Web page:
(NationalSentinel) While Republicans in Congress continue to dither on about Obamacare, with many afraid to touch the former president’s signature legislation because of the “optics” surrounding repeal, new Health and Human Services Secretary Tom Price can take some action on his own to begin providing at least some relief to beleaguered Americans.
As reported by The Daily Signal, Price – whom Democrats held up as long as they could like they have most of President Donald Trump’s Cabinet picks – an orthopedic surgeon who served longer than 10 years in the House, has put forth his own health care reform plan since 2009, the year majority Democrats introduced the Affordable Care Act.
Price, who reintroduced his legislation every year since, calls it The Empowering Patients First Act (what a concept); given his background of actually having worked in the health care industry, that puts him head and shoulders above most other members of government, including the remaining Democrats who helped saddle the country with Obamacare.
So what can the country expect moving forward? The Daily Signal notes:
The Georgia Republican will take the helm of the agency at a crucial time. GOP lawmakers are debating how to dismantle the law, with a vote to repeal the Affordable Care Act expected to take place by March or April.
But even as congressional Republicans finalize their course for unwinding the law, Price can now use his executive power to begin chipping away at Obamacare’s framework.
The Affordable Care Act gave the federal government the power to write and implement many of the law’s regulations through the federal rule-making process—like the exemptions from the individual mandate that are available to consumers who encounter hardships and the mandate that requires insurance plans to cover contraception and abortifacients.
And already, President Donald Trump is using that authority to make changes to the law.
“You live by the administrative state, you die by the administrative state,” Ed Haislmaier, a senior fellow at The Heritage Foundation who worked on health policy for Trump’s transition team, told The Daily Signal.
Price told senators during his confirmation process in January that he was of the mind health insurers could not wait until 2018 for relief, their losses being too great. Also, many have withdrawn completely from Obamacare marketplaces set up in about a dozen states, leaving Obamacare participants few choices and sky-high rates and deductibles.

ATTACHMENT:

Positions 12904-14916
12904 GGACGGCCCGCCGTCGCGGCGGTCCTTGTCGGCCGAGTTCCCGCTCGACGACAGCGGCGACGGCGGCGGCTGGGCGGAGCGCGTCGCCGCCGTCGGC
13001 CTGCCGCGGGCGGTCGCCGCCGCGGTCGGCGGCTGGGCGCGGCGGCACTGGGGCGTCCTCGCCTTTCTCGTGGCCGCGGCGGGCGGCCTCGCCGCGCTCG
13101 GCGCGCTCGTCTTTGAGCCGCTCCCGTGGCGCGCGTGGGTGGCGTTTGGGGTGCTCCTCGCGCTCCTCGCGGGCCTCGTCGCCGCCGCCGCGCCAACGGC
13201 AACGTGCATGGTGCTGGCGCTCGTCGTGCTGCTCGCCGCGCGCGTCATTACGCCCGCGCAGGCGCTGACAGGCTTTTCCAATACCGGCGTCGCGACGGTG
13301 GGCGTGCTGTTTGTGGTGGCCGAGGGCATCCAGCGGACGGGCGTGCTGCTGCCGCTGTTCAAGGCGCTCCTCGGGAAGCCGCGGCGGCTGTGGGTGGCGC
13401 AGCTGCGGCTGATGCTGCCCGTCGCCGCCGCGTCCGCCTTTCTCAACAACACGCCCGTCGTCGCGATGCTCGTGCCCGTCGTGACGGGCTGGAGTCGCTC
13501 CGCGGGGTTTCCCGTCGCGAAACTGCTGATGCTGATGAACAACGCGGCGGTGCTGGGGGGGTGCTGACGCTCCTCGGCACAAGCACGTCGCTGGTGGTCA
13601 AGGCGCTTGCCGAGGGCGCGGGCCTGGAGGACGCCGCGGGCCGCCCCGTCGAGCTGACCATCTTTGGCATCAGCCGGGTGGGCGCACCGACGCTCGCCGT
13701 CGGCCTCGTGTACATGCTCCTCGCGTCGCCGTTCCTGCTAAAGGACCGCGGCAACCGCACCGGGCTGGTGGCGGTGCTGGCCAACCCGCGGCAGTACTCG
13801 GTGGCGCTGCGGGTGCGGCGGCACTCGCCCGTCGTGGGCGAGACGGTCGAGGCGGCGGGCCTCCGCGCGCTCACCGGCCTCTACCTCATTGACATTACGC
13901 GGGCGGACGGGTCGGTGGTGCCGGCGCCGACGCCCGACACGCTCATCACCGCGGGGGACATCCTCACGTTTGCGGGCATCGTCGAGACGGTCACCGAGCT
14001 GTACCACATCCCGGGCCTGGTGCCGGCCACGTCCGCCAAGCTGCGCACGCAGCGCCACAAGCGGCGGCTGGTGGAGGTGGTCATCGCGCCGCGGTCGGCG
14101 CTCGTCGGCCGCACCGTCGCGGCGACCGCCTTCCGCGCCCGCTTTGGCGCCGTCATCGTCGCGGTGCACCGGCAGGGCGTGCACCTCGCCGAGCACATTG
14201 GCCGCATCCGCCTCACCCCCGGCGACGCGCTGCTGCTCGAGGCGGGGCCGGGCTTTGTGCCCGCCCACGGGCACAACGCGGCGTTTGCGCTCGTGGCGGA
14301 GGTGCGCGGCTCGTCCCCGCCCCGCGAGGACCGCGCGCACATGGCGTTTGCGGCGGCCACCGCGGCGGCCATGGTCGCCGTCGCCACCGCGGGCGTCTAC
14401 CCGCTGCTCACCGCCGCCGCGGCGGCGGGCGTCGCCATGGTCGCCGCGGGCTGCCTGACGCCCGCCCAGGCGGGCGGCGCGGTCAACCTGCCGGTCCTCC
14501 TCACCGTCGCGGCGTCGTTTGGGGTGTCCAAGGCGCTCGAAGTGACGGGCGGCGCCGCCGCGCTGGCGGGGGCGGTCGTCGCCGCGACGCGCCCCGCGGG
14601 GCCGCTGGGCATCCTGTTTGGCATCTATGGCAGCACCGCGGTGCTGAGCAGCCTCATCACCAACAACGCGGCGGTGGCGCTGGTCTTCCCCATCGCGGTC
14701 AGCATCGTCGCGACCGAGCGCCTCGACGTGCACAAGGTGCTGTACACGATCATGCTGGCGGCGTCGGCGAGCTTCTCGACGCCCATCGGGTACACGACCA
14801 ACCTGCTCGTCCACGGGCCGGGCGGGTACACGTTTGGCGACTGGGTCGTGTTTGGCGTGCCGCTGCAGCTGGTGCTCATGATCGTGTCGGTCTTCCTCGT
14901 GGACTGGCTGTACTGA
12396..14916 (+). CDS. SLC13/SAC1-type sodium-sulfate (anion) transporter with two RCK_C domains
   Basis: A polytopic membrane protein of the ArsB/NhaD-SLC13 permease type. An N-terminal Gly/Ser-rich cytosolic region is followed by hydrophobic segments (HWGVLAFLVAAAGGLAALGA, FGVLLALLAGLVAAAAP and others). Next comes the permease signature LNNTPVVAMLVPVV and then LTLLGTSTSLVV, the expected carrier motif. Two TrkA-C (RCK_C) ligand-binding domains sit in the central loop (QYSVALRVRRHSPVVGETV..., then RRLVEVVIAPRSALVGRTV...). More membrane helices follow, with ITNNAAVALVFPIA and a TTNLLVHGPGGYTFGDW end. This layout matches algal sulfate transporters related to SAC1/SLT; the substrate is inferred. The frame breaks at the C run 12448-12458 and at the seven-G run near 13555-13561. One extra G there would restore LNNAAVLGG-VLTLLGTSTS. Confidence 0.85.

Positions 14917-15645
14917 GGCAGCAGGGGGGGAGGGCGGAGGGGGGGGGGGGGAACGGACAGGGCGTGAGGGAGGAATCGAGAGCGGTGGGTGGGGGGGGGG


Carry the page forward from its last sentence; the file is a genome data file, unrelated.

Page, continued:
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…[A]s the new health and human services secretary, Price can begin providing them with that relief by tightening the monitoring of consumers purchasing coverage on Obamacare’s exchanges—changes insurers asked the Obama administration to make long before Trump took office.
That includes making changes to special enrollment periods, or the time outside the standard enrollment window a person can purchase health insurance, and verifying the eligibility of consumers purchasing coverage during open enrollment and special enrollment periods.
The Obama administration created several special enrollment periods, which a consumer can qualify for if they lose their health insurance, get married, or move to a new state.
But insurance companies warned last year that Americans were taking advantage of the special enrollment periods and purchasing coverage only when it was needed.
That led to an increase in costs for plans and higher costs for consumers, insurers said.
“The Trump administration you would expect to go in and say, ‘We’re going to prioritize minimizing costs and disruption, and we’re not going to let people enroll at the drop of a hat,’” Haislmaier said.
Price can also scrap federal rules at the state level:
- Eliminate oversight over proposed rate increases and network adequacy
- He can take aim at one of Obamacare’s most controversial provisions: the contraception mandate, which requires plans to cover contraceptives and abortifacients without cost-sharing
- He could also revise the list of services insurers are required to cover—called the essential health benefits requirement—to amend or exclude preventive health
On inauguration day, Trump signed an executive order to “ease the burden of Obamacare as we transition to repeal and replace.” Though it did not contain many specifics, it did give the federal government authority to begin addressing many of the thousands of job- and profit-robbing regulations tied to the law.
Meantime, it continues to be very unpopular with most Americans; they want it repealed and replaced.